Once more getting up than falling – Fuengirola, Costa del Sol, Malaga
Fuengirola is a medium-sized city on the Costa del Sol in colourful Andalusia. Just around the corner from the Miramar shopping centre, the skater fraction of Fuengirola’s youth meets. There they work tirelessly and unceasingly on their art. Over and over again they start into the concrete tubs of the Skate Plaza Ignacio Echeverría with their vehicles. Some use the classic skate board others with scooters or BMX bikes. The eponym is a real program. Ignacio Echeverría is one of Andalusia’s heroes. He saved several lives in the London Bridge attack. He fought off some of the attackers with his skateboard and therefore saved some lives during the horrible attack. Unfortunately, he did not survive the attack and fell victim to the terrorist act. Courage and resilience in the skatepark!
Resilience in Action
On the other hand, the second the front wheels of the vehicle enter the pipe, the exuberance gives way to full concentration on the trick, and everyone and everything outside is forgotten.
One of my favourite authors, Malcom Gladwell , made the expression “10,000 hours rule” famous. In his best seller “Outliers: The Story of Success, he analyses the factors that contribute to outstanding success. In short he mainly referes to the old folk saying “Practice makes perfect”. He makes it clear that the way to the profession and to high levels of success is through diligence, discipline, endurance and flexibility—all of this in no less than 10,000 hours.
Costa del Sol, Andalusia
Fuengirola is a city with a lot of character and soul, located on the Costa del Sol in Andalusia. Neither having the business of Málaga nor the fanciness of Marbella it is located exactly in between them. It borders directly on the Mijas region surrounded by rolling hills and the southern Spanish vibe. Many tourists of this part of Spain know and visited Mijas Pueblo. A little gem, which I describe in more detail in one of my photo projects.
Although there are tourists in Fuengirola all year round, there are many corners where you can experience and enjoy the tremendous Spanish way of life. All this with 300 sunny days a year. It seems to me that there are many children and young people in the city. Therefore the city radiates a pleasant, dynamic impression. One of the meeting places of the young generation is the skate park. Some say it is the best in Spain and the third-best in Europe.
On a mild winter day, I am sitting on the small wall around the skate park. Meanwhile, I watch the young skate aficionados. Inevitably the 10,000-hour rule shoots through my head. Again and again, they enter the pipe with their vehicles and practice a trick – Resilience in Action. The second they come back from the concrete tub, it is immediately clear from their facial expressions whether it was a “go” or a “fail”. For me, the tricks all look sensationally good. At the end of the efforts, there is often a satisfied smile.
One year before, I was strolling with my wife on an exploratory walk past the skate park and the atmosphere with a mixture of exuberance and concentration captivated me. We stood there for a long time and were both thrilled by the hustle and bustle. Youngsters of all ages rushed into the concrete tubs and performed the most diverse tricks. The friends around gave tips for optimisation, or even support and consolation if necessary. But the boys and girls did not only meet to build perfection. It was soon apparent that this was also about meeting friends, having fun together and getting a new idea by just watching the advanced athletes.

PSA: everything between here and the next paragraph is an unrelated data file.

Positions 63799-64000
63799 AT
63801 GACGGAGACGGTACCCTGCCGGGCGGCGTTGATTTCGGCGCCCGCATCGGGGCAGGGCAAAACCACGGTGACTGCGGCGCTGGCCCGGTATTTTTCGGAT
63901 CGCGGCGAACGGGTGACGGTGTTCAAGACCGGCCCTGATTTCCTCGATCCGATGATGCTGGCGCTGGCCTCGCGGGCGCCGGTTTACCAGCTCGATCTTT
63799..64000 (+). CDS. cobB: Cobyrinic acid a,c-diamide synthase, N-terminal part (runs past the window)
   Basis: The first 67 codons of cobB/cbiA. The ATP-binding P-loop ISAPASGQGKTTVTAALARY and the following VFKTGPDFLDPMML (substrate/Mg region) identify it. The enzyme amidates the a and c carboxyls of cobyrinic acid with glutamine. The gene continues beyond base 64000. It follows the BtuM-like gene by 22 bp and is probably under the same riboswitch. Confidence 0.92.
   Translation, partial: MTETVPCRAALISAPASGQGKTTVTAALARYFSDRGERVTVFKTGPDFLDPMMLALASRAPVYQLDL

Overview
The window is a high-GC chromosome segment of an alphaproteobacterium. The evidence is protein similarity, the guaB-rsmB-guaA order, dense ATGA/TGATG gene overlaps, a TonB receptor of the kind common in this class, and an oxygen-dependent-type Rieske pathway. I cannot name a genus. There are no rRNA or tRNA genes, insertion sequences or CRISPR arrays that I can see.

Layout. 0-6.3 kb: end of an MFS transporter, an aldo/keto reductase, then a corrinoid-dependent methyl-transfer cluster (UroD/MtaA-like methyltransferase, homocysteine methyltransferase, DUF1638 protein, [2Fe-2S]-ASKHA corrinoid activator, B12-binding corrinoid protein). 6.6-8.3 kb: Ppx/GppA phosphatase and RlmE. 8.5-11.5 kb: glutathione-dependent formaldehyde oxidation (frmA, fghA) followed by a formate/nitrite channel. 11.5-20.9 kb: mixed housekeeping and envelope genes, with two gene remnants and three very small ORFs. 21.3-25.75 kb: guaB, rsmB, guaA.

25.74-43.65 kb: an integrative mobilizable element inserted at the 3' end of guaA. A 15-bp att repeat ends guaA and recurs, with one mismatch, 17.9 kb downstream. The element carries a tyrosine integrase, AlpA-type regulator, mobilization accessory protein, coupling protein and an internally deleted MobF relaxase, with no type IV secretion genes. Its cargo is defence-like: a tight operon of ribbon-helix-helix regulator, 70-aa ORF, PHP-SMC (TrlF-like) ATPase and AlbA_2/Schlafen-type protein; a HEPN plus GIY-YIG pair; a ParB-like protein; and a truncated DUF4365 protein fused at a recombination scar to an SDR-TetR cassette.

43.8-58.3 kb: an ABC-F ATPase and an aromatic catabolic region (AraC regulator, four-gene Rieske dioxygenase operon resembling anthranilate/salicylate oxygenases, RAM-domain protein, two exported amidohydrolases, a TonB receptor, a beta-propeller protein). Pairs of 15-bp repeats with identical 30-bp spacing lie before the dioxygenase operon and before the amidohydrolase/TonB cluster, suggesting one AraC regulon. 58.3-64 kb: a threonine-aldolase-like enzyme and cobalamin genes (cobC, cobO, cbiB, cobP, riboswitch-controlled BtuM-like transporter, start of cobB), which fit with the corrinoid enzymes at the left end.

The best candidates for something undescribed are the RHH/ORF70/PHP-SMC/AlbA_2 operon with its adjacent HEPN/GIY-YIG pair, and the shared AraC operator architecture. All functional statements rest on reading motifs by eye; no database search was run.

The second the front wheels of the vehicle enter the pipe, the exuberance gives way to full concentration on the trick, and everyone and everything outside is forgotten.
Again and again. Sometimes with a big grin or a cheer at the end. Another time with a fall where my bones hurt from watching.
After I asked the first aficionado if I could take a picture of his tricks, the invisible ice melted between us. One after the other came to me for a little chat or gave me a few glances and told me that he would like to have some pictures too. We had a lot of fun.
I am utterly fascinated by the resilience and endurance of the young athletes. They have a crystal clear idea of what the trick should look like. Body expression, the posture of hands and feet, facial expression and last but not least, the movement of the skateboard, scooter or bike itself are the variables that the athletes have to master.
Youngsters learning Resilience
Another popular wisdom is that if you want to become a master, you have to practice early, and even the youngest children lean down the walls of the pipe with enthusiasm. Full concentration, a clear view and then back to daddy who watches the action on the side. Sometimes he also has to give comfort.
Thank you, Laura, Björn, Mehdi, Lazaro, Sergio, Vicente and Will for a profound lesson in what it means to live flexibility and finally stand up once more than to fall.